Crathes Castle is a 16th century castle near Banchory in Aberdeenshire, in the north east of Scotland, and is owned and managed by the National Trust for Scotland. The history of the site dates back to 1323 when King Robert the Bruce gifted the land to the Burnett of Leys family for services to the King. He also bestowed the title of the Royal Forester of Drum. Construction of the current castle began in 1553 but its completion took over 43 years due to the difficult political climate during the reign of Mary, Queen of Scots.
The castle’s gardens now extend to over 530 acres and are home to a host of wildlife from roe deer and red squirrels to woodpeckers, buzzards and herons that nest high in the trees. There’s also a beautiful walled garden - almost 4 acres in size - full of specimen plants and ancient topiary hedges shaped from ancient yew trees that were first planted back in the early 17th century.
It is without doubt one of Scotland’s finest castles.
For our design of the new adventure play at Crathes, the chosen site was the boundary edge of the area of mixed woodland to the north of the castle.
The adventure play was designed to offer a range of exciting features to enhance the overall play experience.
The site topography was both rocky and undulating, with a range of ground surfaces, an exciting variety of species and scale of trees and great views across the grounds.
The Green Lady’s Tower
The central feature of the play is the Green Lady’s Tower at the top of the embankment; this gives the initial ‘wow’ factor upon entering the area. The inspiration for the tower derives from the castle’s famous legend. The eerie story tells of the Green Lady, a forlorn spectre said to be the harbinger of doom for the Burnett Family. Witnesses have described how she appears in one of the rooms, pacing back and forth in front of the fireplace, cradling a baby. She was even seen by Queen Victoria in one of her visits to Crathes.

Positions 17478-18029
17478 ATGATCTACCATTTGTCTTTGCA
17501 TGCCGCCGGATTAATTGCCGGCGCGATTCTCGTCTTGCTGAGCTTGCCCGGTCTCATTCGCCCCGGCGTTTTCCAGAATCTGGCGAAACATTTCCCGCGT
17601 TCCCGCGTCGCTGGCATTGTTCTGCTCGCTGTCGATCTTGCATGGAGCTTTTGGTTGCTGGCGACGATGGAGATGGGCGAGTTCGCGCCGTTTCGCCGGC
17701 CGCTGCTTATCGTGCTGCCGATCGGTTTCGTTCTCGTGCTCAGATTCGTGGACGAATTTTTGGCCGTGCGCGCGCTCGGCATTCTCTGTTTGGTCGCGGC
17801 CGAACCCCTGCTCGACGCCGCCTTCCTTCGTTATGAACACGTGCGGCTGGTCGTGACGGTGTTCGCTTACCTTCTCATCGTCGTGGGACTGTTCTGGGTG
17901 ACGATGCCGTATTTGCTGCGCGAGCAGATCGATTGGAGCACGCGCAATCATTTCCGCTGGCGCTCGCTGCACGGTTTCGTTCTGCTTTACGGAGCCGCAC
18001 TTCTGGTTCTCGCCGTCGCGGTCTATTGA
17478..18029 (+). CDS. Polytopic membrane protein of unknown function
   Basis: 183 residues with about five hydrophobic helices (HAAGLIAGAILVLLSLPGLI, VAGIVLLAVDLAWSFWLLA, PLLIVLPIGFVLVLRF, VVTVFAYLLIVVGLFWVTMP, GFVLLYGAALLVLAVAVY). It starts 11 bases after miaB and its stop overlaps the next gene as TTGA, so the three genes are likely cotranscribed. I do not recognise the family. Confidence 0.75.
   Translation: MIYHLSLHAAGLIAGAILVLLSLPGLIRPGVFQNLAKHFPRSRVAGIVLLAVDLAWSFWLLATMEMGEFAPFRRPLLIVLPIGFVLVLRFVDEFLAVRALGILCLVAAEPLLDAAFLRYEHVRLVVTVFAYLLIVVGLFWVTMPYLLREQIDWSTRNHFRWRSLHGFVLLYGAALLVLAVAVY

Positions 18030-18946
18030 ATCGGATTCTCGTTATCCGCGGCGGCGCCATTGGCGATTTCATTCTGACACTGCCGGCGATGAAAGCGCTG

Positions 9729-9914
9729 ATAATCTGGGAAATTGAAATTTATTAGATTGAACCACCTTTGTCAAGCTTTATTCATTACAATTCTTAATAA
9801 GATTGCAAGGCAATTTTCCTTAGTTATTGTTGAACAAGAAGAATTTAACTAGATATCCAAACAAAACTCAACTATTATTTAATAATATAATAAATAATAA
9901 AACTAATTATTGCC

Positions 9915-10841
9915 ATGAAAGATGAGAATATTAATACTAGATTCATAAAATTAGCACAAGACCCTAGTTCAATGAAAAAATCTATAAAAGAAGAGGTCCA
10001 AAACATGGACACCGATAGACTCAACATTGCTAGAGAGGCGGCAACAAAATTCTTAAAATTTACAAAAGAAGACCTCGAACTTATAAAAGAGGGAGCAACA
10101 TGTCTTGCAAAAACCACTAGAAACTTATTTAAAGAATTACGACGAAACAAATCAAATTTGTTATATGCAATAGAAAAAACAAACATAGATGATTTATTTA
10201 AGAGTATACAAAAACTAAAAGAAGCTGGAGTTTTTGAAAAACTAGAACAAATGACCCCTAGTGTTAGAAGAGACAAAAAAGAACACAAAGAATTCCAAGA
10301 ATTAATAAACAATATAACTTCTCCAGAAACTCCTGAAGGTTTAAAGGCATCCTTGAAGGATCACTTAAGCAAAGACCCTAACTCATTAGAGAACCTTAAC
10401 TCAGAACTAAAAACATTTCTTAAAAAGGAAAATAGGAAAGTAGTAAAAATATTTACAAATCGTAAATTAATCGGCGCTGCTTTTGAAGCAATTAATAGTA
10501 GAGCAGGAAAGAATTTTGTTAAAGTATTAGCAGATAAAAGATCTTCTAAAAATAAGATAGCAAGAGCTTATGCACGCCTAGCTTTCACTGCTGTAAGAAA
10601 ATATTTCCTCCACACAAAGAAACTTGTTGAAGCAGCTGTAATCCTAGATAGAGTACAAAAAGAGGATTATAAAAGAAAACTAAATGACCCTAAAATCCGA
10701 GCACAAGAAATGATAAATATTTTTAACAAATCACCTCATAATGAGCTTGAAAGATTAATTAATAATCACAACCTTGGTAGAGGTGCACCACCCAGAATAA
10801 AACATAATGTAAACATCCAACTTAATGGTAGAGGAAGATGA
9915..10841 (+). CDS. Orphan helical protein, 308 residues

The grand tower is visible from outside of the play area, so as to give visitors a glimpse of what awaits them on their approach. Accessible from a number of different points, including via a ramp suitable for wheelchair users, a climbing wall and ladders, the tower becomes the central play hub. From here, adventurers can gain height and discover views across the rest of the play area, exploring along the timber walkways leading to a zip wire, which then speeds its riders from tree to tree! By encompassing landscaping, pathways and seating areas within the design, the play area becomes a destination in itself, where families can relax and spend time, letting children explore and run wild, whilst remaining safely within the play boundary.
The Sand Play Folly House
This covered play deck measures 4 x 3m and sits overlooking the main sand pit. Accessible to all, this space is home to a range of play equipment for interactive play, including a raised sand pit, sand chute and pulleys. This play feature is completely accessible to wheelchair users, and the element of tactile interaction adds additional play value for all children and visitors. Visitors come across the Sand Play House on the edge of the woodland, as they might encounter a grand folly elsewhere in the castle’s grounds. Designed to be in keeping with the overall look and feel of the Green Lady’s Tower and constructed with natural chestnut timbers, the Sand Play house enhances the play value of Crathes while adding to the aesthetic and finish of this unique adventure play area.